Some charities raise millions for the needy, but little actually gets to them
12:24 PM, May 7, 2013
6:06 PM, May 10, 2013
(WXYZ) - Michigan is home to some terrific charities, celebrated for being well-managed and efficient. This story isn't about them.
It's about the non-profits who raise millions for worthy causes, but spend only a fraction to help the needy.
Headquartered in Dearborn, "Cancer Support Services" has spent more $29 million in just the last three years, according to IRS records. But if you wrote them a check, you may be disappointed to learn that most of your money didn't help anyone with cancer.
Of the haul, 60 percent went to pay for things like salaries, office expenses and fundraisers.
"They are robbing money from me and from all women who need those funds to keep us alive and to keep our children alive," said breast cancer survivor Ellyn Davidson.
"It's just absolutely disgusting."
Charity Navigator's Ken Berger has been calling out what he says are America's most wasteful charities for years: charities, he says, who fail to spend at least 65 percent of expenses on charitable services. Some are here in Michigan.
"For pity's sake, stop ripping off the American public," Berger said.
Southfield-based "Good Charity" gave so little to the needy last year, you might think it's time for a name change. Less than 7 cents on the dollar went to help the needy that donors wanted to help: the cancer-stricken, terminally ill children and paralyzed veterans.
Veterans and law enforcement causes, Berger says, have proven to be a big business for many fundraising firms and bill collectors.
"This seems to be, unfortunately, the place where we see so much of this kind of rip-off behavior, wildly inefficient organizations," he said.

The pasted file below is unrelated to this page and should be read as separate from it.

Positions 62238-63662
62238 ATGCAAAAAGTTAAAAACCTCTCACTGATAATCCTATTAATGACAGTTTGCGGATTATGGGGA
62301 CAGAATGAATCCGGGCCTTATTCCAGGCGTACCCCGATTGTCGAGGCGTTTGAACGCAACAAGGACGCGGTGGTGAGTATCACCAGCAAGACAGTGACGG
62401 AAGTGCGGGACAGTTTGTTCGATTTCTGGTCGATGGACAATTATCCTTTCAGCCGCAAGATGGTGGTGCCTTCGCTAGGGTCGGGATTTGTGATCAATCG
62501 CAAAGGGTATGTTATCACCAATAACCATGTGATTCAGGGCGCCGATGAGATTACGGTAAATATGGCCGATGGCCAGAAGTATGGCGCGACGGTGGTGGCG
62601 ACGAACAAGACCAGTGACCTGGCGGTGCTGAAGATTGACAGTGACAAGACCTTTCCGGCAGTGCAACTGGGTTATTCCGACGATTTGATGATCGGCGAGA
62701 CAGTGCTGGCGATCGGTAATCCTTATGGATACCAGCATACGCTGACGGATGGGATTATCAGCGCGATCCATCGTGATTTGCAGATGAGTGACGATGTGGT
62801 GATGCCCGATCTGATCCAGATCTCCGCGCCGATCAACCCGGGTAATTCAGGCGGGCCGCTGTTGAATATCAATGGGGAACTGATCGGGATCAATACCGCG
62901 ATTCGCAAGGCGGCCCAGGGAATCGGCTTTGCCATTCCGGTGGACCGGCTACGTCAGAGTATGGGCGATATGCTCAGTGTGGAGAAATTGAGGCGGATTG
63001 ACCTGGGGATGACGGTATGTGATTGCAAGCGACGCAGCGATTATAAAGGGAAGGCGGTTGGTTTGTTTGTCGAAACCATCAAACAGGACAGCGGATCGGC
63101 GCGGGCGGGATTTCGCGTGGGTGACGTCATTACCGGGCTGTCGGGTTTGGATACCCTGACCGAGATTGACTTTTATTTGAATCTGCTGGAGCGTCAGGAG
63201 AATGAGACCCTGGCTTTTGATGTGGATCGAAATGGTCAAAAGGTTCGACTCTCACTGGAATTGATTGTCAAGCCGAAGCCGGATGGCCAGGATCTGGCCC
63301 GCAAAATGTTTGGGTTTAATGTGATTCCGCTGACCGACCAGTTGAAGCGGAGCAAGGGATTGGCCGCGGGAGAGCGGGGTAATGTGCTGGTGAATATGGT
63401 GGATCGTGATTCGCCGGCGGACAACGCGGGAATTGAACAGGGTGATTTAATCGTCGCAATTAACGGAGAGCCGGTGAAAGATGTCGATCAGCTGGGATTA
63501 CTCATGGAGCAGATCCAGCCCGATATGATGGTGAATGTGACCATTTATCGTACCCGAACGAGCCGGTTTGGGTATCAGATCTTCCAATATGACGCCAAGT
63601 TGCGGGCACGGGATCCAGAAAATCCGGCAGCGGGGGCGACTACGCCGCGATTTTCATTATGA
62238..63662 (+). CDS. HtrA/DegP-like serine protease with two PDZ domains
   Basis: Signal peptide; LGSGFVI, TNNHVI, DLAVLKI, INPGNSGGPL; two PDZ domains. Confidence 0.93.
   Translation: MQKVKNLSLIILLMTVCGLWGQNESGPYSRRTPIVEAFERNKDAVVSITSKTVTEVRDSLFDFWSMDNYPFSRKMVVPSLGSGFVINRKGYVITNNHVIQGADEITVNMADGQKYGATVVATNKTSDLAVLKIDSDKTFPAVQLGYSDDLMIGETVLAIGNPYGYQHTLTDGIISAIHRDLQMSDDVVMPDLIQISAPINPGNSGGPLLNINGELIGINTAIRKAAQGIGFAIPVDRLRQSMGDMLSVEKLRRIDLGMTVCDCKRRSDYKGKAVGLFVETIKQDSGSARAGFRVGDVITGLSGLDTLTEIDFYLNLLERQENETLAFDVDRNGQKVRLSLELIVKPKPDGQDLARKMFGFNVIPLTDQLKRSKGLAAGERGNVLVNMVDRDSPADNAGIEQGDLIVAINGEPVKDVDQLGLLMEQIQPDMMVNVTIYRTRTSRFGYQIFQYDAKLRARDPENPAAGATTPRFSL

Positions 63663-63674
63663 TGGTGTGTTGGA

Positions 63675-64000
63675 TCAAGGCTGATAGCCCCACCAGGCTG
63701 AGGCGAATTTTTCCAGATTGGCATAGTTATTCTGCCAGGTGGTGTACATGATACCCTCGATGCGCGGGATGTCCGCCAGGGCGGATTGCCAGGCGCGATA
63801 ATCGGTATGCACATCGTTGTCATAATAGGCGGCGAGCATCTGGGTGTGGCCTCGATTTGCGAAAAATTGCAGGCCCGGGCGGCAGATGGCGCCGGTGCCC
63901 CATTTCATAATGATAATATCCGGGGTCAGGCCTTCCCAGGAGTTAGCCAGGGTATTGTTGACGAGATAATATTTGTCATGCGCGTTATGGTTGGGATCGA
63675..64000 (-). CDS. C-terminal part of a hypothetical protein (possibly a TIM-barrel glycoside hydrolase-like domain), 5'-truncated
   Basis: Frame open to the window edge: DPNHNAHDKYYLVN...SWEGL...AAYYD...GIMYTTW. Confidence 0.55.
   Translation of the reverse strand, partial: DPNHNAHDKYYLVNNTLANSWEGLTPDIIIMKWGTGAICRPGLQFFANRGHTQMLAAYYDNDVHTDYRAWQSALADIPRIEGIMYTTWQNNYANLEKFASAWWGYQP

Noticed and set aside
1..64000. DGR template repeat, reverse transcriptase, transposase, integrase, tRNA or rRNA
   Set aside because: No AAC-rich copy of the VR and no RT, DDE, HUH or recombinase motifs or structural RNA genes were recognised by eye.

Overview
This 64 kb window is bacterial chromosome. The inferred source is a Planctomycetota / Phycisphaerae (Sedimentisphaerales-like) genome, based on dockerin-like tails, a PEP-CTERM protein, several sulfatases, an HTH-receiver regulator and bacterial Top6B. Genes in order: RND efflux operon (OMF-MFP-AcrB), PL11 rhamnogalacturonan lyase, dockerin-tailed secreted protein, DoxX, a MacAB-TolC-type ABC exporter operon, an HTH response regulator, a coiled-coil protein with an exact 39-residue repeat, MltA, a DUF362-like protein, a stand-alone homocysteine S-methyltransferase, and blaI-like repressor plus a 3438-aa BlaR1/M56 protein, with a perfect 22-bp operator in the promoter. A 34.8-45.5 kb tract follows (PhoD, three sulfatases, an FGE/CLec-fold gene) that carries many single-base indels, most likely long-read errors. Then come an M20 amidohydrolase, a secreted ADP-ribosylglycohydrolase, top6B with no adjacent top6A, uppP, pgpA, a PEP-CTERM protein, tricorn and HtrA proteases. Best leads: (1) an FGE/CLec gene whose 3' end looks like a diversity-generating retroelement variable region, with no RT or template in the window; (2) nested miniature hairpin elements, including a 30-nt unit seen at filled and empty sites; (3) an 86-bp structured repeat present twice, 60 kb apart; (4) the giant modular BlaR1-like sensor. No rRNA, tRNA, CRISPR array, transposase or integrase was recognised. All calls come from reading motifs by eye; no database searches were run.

Donors shelled out big to Wyandotte's "Firefighters Support Services."
It spent more than $2.3 million to help burn victims and buy equipment for firefighters. But less than 28 cents of each dollar spent actually did.
Even less came from the "Law Enforcement Education Program". It collected millions to teach kids about staying safe and when to call 911. But only 3 cents of every dollar given was spent on charity.
After a month of dodging our calls, we went to visit charity director Richard Weiler. We were told he left for the day, but then we saw him sitting in at his desk. When we walked into his office, we found him hiding behind his office door.
"Where does all the money go?" asked Investigator Ross Jones.
"Enough's enough," Weiler said, before ducking out another door.
West Bloomfield's Foundation for American Veterans is another charity with high expense costs. One of its directors is former Channel 7 anchorman Rich Fisher.
The charity serves disabled and homeless vets, and donors have been generous: giving almost $6.8 million to spend last year. Almost $3.7 million to fundraisers, another $1.6 million to bill collectors and more than $300,000 paid out to salaries. It left less than a million dollars—only 15 percent—to help those it was raised for.
"It seems like the veterans, who are supposed to be the ones helped by this, are actually just getting the leftovers," Jones said.
"Well I wouldn't use the word leftovers" Fisher responded.
"They're getting 15 percent," Jones said.
"I think a million dollars can hardly be called leftovers," Fisher replied.
"Coming out of seven million," Jones said.
"Ross, if you have a better way…tell me!" he responded.
Pontiac's Grace Centers of Hope has found a better way. Nearly 83 cents of every dollar it spends goes to help homeless men, women and children in need. Last year, they helped almost 300.
"We don't' spend money we don't have, we live according to our budget, and our development team is very busy raising those dollars," said charity director Rev. Kent Clark.
And that philosophy is why Crain's magazine recently named Rev. Clark's charity as Michigan's best-run non-profit.
The Foundation for American Vets has received notoriety, too, but not the kind they'd like. For 4 straight years, a state attorney general named it one of the 20 worst charities registered in Oregon.
Fisher, who said he was unaware of the distinction, said the charity does not raise money in Oregon.